# proof of sum

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• September 18th 2011, 05:13 PM
giygaskeptpraying
proof of sum
I'm sorry that the thread title isn't descriptive at all, but I didn't know what to name it.

I have to take this sum:
sum from 0 to log base 2 of &#40;n-1&#41; of &#40;n&#40;&#40;3&#47;2&#41;&#94;k&#41;&#41; - Wolfram|Alpha

and prove that for every positive integer n that is a power of 2, the sum is:
2(n^(log3/log2) - n)

can anyone help? thanks in advance
• September 20th 2011, 05:55 AM
CaptainBlack
Re: proof of sum
Quote:

Originally Posted by giygaskeptpraying
I'm sorry that the thread title isn't descriptive at all, but I didn't know what to name it.

I have to take this sum:
sum from 0 to log base 2 of &#40;n-1&#41; of &#40;n&#40;&#40;3&#47;2&#41;&#94;k&#41;&#41; - Wolfram|Alpha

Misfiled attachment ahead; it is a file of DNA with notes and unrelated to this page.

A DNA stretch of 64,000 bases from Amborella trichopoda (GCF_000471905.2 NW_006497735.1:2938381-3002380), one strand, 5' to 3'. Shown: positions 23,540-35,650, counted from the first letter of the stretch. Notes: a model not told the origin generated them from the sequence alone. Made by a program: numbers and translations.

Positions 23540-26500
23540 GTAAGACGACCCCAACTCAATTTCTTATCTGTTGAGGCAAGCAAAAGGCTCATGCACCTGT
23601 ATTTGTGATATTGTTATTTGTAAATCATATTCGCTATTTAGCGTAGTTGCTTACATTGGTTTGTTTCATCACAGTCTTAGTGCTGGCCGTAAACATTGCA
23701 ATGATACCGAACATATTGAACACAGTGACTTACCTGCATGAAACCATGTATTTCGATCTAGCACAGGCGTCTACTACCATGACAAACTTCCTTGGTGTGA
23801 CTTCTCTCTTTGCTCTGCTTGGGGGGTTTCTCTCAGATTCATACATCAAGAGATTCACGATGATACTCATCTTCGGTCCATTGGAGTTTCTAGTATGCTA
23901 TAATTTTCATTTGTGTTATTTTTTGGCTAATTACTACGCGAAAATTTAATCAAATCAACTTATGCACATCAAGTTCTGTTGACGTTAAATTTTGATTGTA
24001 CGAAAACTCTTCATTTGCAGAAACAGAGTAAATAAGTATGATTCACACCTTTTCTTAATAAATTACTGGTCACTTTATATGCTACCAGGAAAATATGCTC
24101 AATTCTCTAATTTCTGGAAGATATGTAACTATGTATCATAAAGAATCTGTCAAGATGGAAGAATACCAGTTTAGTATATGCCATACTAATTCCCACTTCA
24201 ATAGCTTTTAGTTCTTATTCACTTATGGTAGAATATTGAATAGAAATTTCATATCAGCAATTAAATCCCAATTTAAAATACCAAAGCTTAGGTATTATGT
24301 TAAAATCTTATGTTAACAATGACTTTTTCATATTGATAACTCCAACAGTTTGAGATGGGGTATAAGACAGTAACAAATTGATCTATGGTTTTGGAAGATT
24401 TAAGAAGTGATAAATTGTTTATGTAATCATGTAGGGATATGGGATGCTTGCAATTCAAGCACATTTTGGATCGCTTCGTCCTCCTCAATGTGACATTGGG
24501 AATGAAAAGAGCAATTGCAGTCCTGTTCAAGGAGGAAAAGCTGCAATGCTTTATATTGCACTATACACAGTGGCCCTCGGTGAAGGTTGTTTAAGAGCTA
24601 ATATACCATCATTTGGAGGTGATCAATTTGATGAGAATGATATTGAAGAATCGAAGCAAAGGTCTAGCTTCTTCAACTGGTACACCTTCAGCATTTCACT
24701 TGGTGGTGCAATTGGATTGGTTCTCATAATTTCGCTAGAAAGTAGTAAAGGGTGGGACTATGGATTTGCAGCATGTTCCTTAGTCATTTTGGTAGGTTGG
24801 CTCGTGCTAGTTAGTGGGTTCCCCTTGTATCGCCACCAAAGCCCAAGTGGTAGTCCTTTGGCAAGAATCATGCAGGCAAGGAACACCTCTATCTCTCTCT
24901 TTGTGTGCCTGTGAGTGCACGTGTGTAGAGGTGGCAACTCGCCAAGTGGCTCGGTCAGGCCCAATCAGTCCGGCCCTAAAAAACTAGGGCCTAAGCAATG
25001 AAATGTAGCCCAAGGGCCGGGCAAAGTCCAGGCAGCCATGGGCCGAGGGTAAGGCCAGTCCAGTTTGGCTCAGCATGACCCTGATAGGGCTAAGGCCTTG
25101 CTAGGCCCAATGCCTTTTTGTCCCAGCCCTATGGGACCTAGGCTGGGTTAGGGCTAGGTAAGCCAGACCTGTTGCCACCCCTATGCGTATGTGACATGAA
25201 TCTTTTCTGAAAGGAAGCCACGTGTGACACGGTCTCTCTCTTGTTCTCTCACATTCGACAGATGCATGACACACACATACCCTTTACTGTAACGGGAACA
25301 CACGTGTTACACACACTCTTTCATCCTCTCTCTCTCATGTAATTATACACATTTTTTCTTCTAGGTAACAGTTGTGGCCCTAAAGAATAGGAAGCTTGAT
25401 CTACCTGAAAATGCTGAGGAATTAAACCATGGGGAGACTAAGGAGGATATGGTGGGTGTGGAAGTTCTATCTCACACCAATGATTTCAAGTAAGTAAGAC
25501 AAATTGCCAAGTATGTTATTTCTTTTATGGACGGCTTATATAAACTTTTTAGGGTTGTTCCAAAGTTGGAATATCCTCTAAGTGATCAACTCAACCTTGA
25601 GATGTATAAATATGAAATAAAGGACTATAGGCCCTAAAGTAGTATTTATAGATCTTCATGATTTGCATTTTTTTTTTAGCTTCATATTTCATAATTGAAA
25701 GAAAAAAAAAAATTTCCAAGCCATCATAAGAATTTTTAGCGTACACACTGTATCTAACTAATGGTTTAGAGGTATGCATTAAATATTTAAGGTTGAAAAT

and prove that for every positive integer n that is a power of 2, the sum is:
2(n^(log3/log2) - n)

can anyone help? thanks in advance

Your sum is:

$\sum_{k=0}^{\frac{\log(-1+n)}{\log(2)}} n.\left( \frac{3}{2}\right)^k$

1. Suppose $n=2^r$

2. The sum is not well defined as the upper limit of summation is not an integer, so I suppose it means:

$\left\lfloor \frac{\log(n-1)}{\log(2)}\right\rfloor=\lfloor \log_2(n-1)\rfloor = r-1$

3. The series is a finite geometric series.

CB